A String Quartet, a Nothing Special Diner, and a Famous Chef Diner Take a Random Walk Through the New Section 199A Pass-Through Deduction

By Elizabeth A. Whitman

Recently, some friends and I formed a string quartet. We all have full-time day jobs, and we don’t expect for the quartet to be a source of income. However, let’s imagine for a moment that our string quartet (which we can refer to as the TCJA Quartet[1]) is asked to provide chamber music for a community event.  We set an open instrument case in front of the group.  As we perform, people drop bills into the case, and at the end of the evening, we are surprised to see that we have collected $100.

What should we do with the $100? Well, the TCJA Quartet hasn’t formed an official legal entity such as a corporation or limited liability company and it doesn’t have a bank account or any expenses. It seems like the best thing to do is just to split the money four ways so each of us receives $25.

The TCJA Quartet is a lot like a “pass-through” under new Section 199A of the Tax Cuts and Jobs Act (the “2017 Tax Law”). Under this law, a “pass-through entity” is any entity which is not taxed as a corporation.  Under the simplest reading of the law, this means that any individual or entity which reports income on Schedule C of Form 1040 (individual tax return) or on Form 1065 (for partnerships and trusts) or Form 1120S (for S corporations) can be a pass-through entity under Section 199A.  What these “pass-throughs” have in common is that they involve business income, but the business itself “passes through” items of income and expense to the business’s owners.[2]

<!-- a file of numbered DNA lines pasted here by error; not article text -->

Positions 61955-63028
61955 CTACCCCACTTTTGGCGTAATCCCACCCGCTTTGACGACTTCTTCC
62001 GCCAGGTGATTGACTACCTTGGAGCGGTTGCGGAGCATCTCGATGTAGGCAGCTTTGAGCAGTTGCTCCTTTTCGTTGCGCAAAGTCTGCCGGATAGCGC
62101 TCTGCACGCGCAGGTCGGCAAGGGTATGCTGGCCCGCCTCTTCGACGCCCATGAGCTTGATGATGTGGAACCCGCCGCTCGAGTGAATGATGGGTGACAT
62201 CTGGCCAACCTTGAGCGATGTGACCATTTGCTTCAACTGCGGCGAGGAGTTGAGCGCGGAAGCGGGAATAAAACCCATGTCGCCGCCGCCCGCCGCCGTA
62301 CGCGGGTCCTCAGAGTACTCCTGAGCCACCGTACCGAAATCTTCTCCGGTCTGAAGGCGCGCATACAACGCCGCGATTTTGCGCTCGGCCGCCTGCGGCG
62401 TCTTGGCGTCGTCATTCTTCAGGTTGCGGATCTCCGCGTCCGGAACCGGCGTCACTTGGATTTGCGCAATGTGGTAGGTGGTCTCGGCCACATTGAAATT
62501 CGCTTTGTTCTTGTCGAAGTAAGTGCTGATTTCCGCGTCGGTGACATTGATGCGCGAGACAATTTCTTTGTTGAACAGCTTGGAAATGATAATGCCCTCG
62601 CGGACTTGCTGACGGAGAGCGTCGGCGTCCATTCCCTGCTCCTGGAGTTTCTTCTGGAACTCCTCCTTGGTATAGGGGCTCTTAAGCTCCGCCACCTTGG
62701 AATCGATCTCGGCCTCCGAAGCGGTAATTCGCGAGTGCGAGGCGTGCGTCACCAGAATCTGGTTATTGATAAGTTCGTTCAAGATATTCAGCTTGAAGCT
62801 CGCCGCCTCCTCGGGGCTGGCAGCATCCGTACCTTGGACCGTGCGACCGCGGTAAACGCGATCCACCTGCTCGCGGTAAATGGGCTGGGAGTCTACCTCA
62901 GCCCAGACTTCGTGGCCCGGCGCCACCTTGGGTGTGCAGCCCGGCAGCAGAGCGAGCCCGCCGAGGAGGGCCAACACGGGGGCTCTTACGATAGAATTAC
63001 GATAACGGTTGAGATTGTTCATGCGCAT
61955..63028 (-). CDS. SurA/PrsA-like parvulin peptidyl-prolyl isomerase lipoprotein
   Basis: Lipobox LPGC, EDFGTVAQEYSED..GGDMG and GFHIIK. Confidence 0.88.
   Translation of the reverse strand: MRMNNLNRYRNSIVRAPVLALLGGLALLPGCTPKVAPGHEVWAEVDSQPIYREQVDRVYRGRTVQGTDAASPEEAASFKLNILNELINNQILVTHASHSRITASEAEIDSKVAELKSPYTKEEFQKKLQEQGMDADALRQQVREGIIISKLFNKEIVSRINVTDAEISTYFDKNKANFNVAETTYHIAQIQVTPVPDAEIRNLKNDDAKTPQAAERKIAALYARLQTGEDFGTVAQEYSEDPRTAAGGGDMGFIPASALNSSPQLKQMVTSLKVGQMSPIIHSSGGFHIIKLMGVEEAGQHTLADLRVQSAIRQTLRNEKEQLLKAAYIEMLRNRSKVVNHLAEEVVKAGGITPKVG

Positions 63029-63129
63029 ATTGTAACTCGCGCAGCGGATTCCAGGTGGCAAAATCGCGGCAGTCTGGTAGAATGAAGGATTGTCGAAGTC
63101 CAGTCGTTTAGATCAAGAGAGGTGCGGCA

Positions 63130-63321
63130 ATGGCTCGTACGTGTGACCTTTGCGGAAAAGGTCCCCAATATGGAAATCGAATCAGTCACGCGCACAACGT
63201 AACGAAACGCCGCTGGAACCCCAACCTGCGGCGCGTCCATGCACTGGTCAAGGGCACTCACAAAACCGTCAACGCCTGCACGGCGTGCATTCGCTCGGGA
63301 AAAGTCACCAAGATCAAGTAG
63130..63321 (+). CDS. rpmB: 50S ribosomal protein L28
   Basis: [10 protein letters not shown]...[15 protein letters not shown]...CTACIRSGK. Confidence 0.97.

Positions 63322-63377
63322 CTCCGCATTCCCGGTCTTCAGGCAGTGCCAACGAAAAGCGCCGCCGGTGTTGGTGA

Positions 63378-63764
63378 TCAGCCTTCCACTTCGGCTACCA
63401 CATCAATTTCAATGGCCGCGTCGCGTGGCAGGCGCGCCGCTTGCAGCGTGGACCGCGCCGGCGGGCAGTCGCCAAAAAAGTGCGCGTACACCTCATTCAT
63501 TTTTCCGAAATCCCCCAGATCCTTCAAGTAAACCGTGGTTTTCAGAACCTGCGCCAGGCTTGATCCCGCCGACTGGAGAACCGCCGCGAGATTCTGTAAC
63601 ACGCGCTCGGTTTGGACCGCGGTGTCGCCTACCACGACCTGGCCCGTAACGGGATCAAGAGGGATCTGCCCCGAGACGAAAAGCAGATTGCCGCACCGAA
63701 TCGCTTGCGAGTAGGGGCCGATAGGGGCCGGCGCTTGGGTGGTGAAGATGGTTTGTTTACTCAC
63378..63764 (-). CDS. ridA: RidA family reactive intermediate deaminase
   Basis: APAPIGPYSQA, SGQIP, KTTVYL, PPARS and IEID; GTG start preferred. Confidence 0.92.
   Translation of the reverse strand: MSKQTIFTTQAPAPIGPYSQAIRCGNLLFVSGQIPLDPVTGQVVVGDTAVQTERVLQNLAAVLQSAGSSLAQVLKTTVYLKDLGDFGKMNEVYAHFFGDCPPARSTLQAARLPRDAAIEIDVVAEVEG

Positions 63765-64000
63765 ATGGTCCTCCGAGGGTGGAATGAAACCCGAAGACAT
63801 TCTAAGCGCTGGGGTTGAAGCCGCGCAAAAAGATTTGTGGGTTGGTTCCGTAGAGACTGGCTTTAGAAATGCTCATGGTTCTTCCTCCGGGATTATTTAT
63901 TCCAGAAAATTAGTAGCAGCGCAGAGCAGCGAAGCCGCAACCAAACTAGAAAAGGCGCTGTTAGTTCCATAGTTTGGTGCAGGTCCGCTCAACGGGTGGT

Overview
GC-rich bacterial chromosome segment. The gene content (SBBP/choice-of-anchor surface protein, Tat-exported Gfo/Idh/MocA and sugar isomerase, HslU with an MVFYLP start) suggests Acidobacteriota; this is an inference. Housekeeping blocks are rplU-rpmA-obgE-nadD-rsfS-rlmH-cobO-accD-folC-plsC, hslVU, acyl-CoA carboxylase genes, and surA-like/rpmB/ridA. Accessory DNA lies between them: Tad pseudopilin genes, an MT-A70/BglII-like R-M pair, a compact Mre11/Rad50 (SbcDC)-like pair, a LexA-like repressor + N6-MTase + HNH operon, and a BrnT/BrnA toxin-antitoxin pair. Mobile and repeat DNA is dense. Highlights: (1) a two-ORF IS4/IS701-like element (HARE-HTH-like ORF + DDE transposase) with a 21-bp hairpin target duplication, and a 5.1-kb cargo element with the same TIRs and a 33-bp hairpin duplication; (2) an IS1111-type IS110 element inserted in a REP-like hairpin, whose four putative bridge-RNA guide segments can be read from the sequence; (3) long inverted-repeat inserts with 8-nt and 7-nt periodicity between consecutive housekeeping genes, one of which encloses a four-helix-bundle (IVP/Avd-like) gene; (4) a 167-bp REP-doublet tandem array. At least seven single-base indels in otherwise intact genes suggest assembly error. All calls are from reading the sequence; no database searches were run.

Under Section 199A, it is good to be a “pass-through,” because taxpayers may deduct the twenty percent (20%) of their “qualified business income” (roughly equal to net income) from pass-throughs when computing their tax obligation, provided the taxpayer’s taxable income does not exceed a “threshold amount” of $157,500 ($315,00 for a joint return).

For taxpayer’s whose income exceeds the threshold amount, there is a phase-out period of $50,000 ($100,000 for a joint return), after which the pass-through deduction is the lesser of 20% of qualified business income or the greater of either 1) 50% of the pass-through’s W-2 wages or 2) 25% of W-2 wages plus 25% of the unadjusted basis of “qualified property” immediately after acquisition (roughly equal to the acquisition cost for depreciable property owned by the pass-through).

In case you are not already confused, not all pass-throughs are treated the same under Section 199A. Specifically, pass-throughs which are a “specified service trade or business” completely lose the deduction after the $50,000 (or $100,000) phase-out period.

This limitation for pass-throughs which are a “specified service trade or business” has been widely touted as preventing higher income attorneys, accountants, real estate brokerage, and financial advisors from benefiting from the deduction, but it excludes taxpayers in other fields, as well. Specifically, a pass-through is a “specified service trade or business” if it is engaged in the provision of services in health, law, accounting, performing arts, consulting, athletics, financial services, and brokerages services, or “where the principal asset [of the pass-through] is the reputation or skill of 1 or more of its employees or owners.”